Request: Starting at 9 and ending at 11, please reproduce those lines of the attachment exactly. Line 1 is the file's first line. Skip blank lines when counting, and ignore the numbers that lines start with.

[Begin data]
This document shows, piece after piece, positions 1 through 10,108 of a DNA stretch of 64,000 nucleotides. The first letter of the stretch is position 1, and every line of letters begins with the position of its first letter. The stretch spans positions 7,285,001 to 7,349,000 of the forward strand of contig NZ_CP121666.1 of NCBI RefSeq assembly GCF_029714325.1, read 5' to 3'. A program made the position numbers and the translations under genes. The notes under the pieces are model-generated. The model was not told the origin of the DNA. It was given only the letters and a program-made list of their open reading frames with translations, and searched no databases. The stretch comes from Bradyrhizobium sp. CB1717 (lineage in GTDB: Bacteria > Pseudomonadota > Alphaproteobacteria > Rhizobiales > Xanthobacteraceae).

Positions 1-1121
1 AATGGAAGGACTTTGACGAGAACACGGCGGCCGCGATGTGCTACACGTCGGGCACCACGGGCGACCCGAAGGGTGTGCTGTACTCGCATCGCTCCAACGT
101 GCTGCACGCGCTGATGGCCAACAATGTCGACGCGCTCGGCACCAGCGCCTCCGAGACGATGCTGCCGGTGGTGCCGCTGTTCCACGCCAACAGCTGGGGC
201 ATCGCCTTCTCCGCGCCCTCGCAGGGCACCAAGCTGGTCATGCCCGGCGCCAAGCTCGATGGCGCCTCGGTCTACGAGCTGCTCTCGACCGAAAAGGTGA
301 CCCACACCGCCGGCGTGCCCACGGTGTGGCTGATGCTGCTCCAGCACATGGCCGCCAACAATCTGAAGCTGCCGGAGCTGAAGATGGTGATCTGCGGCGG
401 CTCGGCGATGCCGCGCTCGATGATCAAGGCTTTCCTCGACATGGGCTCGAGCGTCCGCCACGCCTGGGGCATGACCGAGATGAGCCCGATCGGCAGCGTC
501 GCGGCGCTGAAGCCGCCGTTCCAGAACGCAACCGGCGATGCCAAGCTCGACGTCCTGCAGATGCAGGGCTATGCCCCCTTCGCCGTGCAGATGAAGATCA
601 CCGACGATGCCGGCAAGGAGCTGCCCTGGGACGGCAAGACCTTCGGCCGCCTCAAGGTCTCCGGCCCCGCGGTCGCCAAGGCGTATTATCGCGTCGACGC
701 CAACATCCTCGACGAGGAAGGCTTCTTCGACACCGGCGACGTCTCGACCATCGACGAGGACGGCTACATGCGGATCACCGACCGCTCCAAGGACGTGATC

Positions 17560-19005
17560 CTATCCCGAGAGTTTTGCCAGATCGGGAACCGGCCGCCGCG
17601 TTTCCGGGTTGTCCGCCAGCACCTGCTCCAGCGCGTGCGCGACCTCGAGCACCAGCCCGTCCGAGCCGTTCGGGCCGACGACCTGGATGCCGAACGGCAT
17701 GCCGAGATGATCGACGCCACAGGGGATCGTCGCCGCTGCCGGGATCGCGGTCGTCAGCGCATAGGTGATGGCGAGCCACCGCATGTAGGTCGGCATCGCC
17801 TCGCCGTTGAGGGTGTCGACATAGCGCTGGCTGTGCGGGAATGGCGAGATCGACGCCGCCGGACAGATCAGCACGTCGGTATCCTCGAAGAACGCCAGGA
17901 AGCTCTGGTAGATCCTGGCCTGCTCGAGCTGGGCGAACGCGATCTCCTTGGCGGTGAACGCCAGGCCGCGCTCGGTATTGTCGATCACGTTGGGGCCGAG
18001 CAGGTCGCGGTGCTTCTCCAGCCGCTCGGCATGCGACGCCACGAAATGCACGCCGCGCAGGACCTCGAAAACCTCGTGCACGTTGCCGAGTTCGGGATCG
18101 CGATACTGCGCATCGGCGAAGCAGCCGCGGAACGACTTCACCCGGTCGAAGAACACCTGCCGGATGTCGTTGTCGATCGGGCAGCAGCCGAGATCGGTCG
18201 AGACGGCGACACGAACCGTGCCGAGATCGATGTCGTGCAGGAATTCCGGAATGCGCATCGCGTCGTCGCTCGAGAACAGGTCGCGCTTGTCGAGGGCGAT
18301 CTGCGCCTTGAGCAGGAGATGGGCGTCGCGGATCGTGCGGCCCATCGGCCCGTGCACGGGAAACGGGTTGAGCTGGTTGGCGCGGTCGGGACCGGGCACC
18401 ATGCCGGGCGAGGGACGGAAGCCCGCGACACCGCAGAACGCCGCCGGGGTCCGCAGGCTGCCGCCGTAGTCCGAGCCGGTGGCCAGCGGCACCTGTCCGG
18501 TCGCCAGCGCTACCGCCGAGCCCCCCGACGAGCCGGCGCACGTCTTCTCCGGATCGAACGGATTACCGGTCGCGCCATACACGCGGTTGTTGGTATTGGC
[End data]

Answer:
601 CCGACGATGCCGGCAAGGAGCTGCCCTGGGACGGCAAGACCTTCGGCCGCCTCAAGGTCTCCGGCCCCGCGGTCGCCAAGGCGTATTATCGCGTCGACGC
701 CAACATCCTCGACGAGGAAGGCTTCTTCGACACCGGCGACGTCTCGACCATCGACGAGGACGGCTACATGCGGATCACCGACCGCTCCAAGGACGTGATC

Positions 17560-19005